Visiting Kati

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Kati demonstrating how to write an email by gaze interaction.
Kati and Mick having fun when trying out eye control


In 1998 Kari saw an article in a Finnish public magazine (Suomen Kuvalehti 13/1998) that deeply touched him. It was a heartbreaking story about a young, beautiful woman -- Kati -- who suffered from the locked-in syndrome caused by a brainstem stroke. She communicated by eye movements. Kari immediately thought about the eye tracking device that had been purchased a couple of years earlier for research purposes: could it be used to help Kati?

A couple of years later, when Päivi joined the gaze research group, Kari showed the article to Päivi saying: "If we could help even one like her, it would be worth it." Päivi was eager to meet the challenge, but it was decided that we would proceed cautiously, without making promises before we really could suggest a solution in which we had enough confidence ourselves.

The story was still in our minds when COGAIN started. In the very first "real" COGAIN office meeting in the end of August 2004 Kari went to his bookshelf and gave the article to Stina. Stina did some detective work, and a few weeks later the three of us were heading towards Mikkeli to meet Kati.

We were really excited to meet her. During the three hour drive we discussed what we should say and how we should act. The nervousness soon disappeared when Kati's parents sincerely welcomed us. Kati sat in her wheelchair and welcomed us with her smiling eyes. She looked strikingly beautiful. It was not hard to believe that she had acted as an international model before the stroke.

Kati discussed with us by moving her eyes. Her mother acted as a human eye tracker, interpreting the eye movements letter by letter. Kati has a see-through communication board made of plexiglass, but she and her mother haven't needed it for a long time. They have memorized the locations of the letters; each letter has its position in the air. It was fascinating to see how Kati's mother was able to correct mistakes in the letter interpretation, and how she guessed the end of the word or the sentence, sometimes after just one or two letters -- the best intelligent word prediction system we have ever seen!

Kati has enough head movement control to be able to use a head tracker. The system tracks a small sticker in her forehead. She not only writes email and browses the Internet, but she is also writing a book. It should come out in 2006.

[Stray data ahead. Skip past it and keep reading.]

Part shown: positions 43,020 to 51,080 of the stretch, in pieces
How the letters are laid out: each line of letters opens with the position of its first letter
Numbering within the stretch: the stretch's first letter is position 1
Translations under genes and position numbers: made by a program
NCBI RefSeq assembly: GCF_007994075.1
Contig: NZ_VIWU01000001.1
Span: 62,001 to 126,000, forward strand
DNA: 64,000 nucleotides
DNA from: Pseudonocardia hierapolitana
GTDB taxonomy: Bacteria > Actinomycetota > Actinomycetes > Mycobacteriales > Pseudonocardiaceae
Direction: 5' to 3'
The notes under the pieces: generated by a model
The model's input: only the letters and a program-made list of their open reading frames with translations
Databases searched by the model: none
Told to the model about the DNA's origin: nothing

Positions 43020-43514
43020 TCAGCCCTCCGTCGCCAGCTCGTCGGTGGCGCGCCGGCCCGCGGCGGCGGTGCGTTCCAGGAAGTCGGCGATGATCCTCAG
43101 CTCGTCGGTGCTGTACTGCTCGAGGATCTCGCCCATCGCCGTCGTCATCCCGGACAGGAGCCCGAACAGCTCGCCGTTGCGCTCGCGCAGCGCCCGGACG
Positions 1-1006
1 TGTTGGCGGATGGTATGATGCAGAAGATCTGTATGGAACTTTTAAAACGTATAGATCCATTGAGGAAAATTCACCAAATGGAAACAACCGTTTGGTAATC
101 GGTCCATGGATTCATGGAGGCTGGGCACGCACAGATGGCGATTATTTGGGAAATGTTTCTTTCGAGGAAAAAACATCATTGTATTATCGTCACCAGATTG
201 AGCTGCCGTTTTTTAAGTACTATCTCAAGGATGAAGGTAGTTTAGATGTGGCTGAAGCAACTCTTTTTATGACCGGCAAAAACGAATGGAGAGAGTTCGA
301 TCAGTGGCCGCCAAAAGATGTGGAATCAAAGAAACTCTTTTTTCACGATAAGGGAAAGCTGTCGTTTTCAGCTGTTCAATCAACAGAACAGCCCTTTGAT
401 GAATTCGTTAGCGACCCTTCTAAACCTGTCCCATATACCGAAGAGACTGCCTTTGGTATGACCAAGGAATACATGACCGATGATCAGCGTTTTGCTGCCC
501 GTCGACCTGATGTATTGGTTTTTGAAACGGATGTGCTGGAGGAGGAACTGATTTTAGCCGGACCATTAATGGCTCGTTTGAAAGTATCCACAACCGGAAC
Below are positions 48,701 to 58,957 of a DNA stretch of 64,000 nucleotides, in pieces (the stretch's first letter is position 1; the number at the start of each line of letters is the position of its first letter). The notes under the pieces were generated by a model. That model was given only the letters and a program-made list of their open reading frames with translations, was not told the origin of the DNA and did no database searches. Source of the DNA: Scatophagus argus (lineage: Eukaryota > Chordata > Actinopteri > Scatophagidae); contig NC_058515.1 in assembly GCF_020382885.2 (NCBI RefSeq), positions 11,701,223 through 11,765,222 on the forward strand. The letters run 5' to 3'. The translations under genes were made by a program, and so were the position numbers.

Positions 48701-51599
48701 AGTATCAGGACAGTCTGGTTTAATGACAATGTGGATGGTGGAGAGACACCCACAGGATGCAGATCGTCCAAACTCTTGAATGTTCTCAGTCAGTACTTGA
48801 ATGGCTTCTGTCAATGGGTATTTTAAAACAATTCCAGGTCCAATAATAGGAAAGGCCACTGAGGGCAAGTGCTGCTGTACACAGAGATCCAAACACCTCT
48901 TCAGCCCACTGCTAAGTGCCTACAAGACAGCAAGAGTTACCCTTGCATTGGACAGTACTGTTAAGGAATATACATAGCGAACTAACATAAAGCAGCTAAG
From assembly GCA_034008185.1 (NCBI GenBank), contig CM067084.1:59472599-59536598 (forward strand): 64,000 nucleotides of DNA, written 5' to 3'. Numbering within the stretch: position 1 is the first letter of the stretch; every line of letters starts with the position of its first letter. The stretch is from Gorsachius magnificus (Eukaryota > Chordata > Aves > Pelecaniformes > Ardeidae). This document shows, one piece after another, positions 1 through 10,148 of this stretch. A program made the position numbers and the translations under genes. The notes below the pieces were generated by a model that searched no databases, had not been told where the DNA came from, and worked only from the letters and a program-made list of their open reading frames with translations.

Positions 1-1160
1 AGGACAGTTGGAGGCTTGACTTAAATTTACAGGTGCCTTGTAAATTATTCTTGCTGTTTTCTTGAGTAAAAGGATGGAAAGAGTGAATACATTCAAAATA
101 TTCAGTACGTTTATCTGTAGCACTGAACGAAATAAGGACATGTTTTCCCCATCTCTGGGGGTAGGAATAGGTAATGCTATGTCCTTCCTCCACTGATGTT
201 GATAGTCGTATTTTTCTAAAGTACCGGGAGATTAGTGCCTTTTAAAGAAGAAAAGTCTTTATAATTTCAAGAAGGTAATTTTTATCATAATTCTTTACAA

Kati uses her computer a lot but it doesn't help her when she is on the move. She expressed a desire to have a portable system that could be used anywhere. She loves to travel, and it would really help in communicating with other people. Currently, she relies on her personal interpreter: her mother. It makes Kati sad that people are often scared of communicating with her, and using the plexi-board is not that easy either.

She had an environmental control system attached to her bed but she wanted it to be removed because it was so ugly. "If you spend a lot of time at home, you want beautiful things around you."

We brought the Tobii eye tracking device and a laptop with us. Despite some demo effects in the beginning, Kati was able to try out iKey and Dasher. She laughed aloud, especially when the Finnish male synthesizer spoke what she had typed. Her mother asked if it would be possible to use Kati's own voice from the old home videos as a basis for the spoken feedback. This is already on COGAIN's to-do list, and the visit convinced us of the importance of this line of research.

Meeting Kati was an event we will cherish. She totally charmed us with her wonderful sense of humour and positive attitude. She gave us a lot of motivation, ideas and insights that will definitely benefit COGAIN. We agreed to stay in contact.

Päivi Majaranta 2.10.2004

COGAIN 2005

Kati visited the COGAIN 2005 event in Copenhagen, tried out many systems and had a lot of fun with Mick and others.

Kati visited the Tampere team in May 2006 at the same time as the developers of i4Control from CTU. The system could be used to remotely control a toy car: by looking up the toy car goes ahead, by looking left the car turns left, etc.

Book

Kati Lepistö & Leeni Peltonen, Silmänräpäys (Kati's book in Finnish, published by Otava, Finland). [1]

In early 2006, Kati released a book (in Finnish), called "Silmänräpäys" (Eng. "eye blink"), written by Kati Lepistö & Leeni Peltonen, published by Otava. The book tells Kati's story. There is also a short section about Kati's involvement in COGAIN. The second author, journalist Leeni Peltonen, is the one who wrote the original article in Suomen Kuvalehti (13/1998) that touched us so deeply.


More information about Kati and her life is available at katilepisto.fi. Check especially her blog, which is available in several languages.

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